MAKE(1)                                                       LOCAL USER COMMANDS                                                      MAKE(1)


       make - GNU make utility to maintain groups of programs


       make [ -f makefile ] [ options ] ... [ targets ] ...


       This  man  page  is an extract of the documentation of GNU make.  It is updated only occasionally, because the GNU project does not use
       nroff.  For complete, current documentation, refer to the Info file which is made from the Texinfo source file make.texi.


       The purpose of the make utility is to determine automatically which pieces of a large program need to  be  recompiled,  and  issue  the
       commands  to  recompile  them.   The  manual describes the GNU implementation of make, which was written by Richard Stallman and Roland
       McGrath, and is currently maintained by Paul Smith.  Our examples show C programs, since they are most common, but  you  can  use  make
       with  any  programming language whose compiler can be run with a shell command.  In fact, make is not limited to programs.  You can use
       it to describe any task where some files must be updated automatically from others whenever the others change.

       To prepare to use make, you must write a file called the makefile that describes the relationships among files in your program, and the
       states  the  commands  for  updating each file.  In a program, typically the executable file is updated from object files, which are in
       turn made by compiling source files.

       Once a suitable makefile exists, each time you change some source files, this simple shell command:


       suffices to perform all necessary recompilations.  The make program uses the makefile data base and the last-modification times of  the
       files to decide which of the files need to be updated.  For each of those files, it issues the commands recorded in the data base.

       make  executes  commands  in  the  makefile  to update one or more target names, where name is typically a program.  If no -f option is
       present, make will look for the makefiles GNUmakefile, makefile, and Makefile, in that order.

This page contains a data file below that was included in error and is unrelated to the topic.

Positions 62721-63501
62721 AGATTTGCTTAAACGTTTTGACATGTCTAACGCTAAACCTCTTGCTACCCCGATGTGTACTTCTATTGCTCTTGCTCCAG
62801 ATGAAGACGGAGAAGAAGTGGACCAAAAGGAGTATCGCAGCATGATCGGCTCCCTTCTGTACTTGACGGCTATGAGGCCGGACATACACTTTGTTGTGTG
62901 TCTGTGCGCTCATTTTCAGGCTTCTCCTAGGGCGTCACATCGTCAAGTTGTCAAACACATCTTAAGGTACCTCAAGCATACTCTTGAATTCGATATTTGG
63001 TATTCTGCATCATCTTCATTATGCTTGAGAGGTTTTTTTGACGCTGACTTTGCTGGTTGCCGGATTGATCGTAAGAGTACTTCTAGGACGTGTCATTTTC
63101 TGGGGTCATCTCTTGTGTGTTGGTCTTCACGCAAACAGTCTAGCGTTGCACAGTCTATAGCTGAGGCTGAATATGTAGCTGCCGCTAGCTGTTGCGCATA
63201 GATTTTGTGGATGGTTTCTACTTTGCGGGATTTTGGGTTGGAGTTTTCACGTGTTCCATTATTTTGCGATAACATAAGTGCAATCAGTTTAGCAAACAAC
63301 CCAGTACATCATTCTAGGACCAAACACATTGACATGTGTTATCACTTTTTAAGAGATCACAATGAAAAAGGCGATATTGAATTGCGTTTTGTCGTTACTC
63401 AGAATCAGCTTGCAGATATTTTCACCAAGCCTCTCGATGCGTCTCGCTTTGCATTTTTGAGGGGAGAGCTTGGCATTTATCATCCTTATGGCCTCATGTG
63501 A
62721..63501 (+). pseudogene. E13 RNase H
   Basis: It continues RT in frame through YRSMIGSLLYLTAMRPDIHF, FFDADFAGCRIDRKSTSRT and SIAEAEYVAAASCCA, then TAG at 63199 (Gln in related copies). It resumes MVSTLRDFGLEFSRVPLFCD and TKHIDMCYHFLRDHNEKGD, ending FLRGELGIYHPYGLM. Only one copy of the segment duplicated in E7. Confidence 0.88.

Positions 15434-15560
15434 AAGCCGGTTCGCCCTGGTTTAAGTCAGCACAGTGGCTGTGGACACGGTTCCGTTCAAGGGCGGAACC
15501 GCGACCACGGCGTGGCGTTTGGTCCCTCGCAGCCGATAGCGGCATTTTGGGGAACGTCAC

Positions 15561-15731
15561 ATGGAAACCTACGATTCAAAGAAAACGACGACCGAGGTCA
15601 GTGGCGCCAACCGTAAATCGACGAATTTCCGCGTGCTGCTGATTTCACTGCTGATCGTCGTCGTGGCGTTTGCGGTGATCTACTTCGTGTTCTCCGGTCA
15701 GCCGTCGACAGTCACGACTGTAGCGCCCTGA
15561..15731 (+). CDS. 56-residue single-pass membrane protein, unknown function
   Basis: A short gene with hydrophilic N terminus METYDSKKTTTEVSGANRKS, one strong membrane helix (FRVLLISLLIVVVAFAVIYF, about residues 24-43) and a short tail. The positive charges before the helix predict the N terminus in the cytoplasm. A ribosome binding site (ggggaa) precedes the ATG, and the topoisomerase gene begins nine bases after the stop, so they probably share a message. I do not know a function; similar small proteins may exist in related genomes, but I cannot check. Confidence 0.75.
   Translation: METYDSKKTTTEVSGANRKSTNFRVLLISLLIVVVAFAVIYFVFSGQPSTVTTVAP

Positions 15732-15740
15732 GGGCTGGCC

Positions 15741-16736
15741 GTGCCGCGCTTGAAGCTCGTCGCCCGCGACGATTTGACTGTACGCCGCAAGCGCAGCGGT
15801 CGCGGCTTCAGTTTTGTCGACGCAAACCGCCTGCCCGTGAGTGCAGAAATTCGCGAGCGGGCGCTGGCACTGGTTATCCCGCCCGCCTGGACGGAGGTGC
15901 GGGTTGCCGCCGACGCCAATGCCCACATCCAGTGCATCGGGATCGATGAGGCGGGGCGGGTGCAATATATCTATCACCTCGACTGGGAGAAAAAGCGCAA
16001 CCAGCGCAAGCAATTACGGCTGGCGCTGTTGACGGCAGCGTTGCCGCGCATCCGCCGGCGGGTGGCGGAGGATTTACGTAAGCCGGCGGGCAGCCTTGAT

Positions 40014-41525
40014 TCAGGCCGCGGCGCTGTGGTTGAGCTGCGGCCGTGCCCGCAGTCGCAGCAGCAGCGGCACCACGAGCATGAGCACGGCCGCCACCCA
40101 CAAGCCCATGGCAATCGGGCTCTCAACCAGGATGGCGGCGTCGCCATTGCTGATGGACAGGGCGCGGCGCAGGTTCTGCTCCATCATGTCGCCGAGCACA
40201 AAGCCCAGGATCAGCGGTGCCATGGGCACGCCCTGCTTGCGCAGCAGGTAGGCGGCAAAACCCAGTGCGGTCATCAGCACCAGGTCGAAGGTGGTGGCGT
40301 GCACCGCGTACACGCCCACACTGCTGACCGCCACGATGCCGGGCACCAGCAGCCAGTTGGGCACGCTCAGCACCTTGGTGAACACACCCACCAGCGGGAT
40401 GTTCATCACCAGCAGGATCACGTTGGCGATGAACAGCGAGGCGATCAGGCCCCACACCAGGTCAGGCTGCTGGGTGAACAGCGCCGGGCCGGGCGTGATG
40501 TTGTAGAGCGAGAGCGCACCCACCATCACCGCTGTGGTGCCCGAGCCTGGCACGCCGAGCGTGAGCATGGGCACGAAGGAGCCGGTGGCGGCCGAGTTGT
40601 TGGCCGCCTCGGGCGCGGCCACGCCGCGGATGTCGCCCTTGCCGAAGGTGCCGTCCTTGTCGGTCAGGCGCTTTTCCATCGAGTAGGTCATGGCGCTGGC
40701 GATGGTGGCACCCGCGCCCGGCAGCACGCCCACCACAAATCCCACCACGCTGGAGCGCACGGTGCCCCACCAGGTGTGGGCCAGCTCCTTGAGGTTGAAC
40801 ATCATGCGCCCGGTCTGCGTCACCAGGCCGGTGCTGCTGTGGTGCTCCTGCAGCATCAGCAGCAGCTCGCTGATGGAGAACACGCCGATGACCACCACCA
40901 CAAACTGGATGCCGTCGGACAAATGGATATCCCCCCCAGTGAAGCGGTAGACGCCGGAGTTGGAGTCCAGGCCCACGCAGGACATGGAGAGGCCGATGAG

Normally you should call your makefile either makefile or Makefile.  (We recommend Makefile because it  appears  prominently  near  the
       beginning  of  a  directory  listing,  right  near  other important files such as README.)  The first name checked, GNUmakefile, is not
       recommended for most makefiles.  You should use this name if you have a makefile that  is  specific  to  GNU  make,  and  will  not  be
       understood by other versions of make.  If makefile is `-', the standard input is read.

       make  updates a target if it depends on prerequisite files that have been modified since the target was last modified, or if the target
       does not exist.


       -b, -m
            These options are ignored for compatibility with other versions of make.

       -B, --always-make
            Unconditionally make all targets.

       -C dir, --directory=dir
            Change to directory dir before reading the makefiles or doing anything else.  If  multiple  -C  options  are  specified,  each  is
            interpreted relative to the previous one: -C / -C etc is equivalent to -C /etc.  This is typically used with recursive invocations
            of make.

       -d   Print debugging information in addition to normal processing.  The debugging information says which files are being considered for
            remaking,  which file-times are being compared and with what results, which files actually need to be remade, which implicit rules
            are considered and which are applied---everything interesting about how make decides what to do.

            Print debugging information in addition to normal processing.  If the FLAGS are omitted, then the behavior is the same  as  if  -d
            was  specified.   FLAGS  may  be  a  for  all debugging output (same as using -d), b for basic debugging, v for more verbose basic
            debugging, i for showing implicit rules, j for details on invocation of commands, and m for debugging while remaking makefiles.

       -e, --environment-overrides
            Give variables taken from the environment precedence over variables from makefiles.

       -f file, --file=file, --makefile=FILE
            Use file as a makefile.

       -i, --ignore-errors
            Ignore all errors in commands executed to remake files.

       -I dir, --include-dir=dir
            Specifies a directory dir to search for included makefiles.  If several -I options are used to specify  several  directories,  the
            directories are searched in the order specified.  Unlike the arguments to other flags of make, directories given with -I flags may
            come directly after the flag: -Idir is allowed, as well as  -I  dir.   This  syntax  is  allowed  for  compatibility  with  the  C
            preprocessor's -I flag.

       -j [jobs], --jobs[=jobs]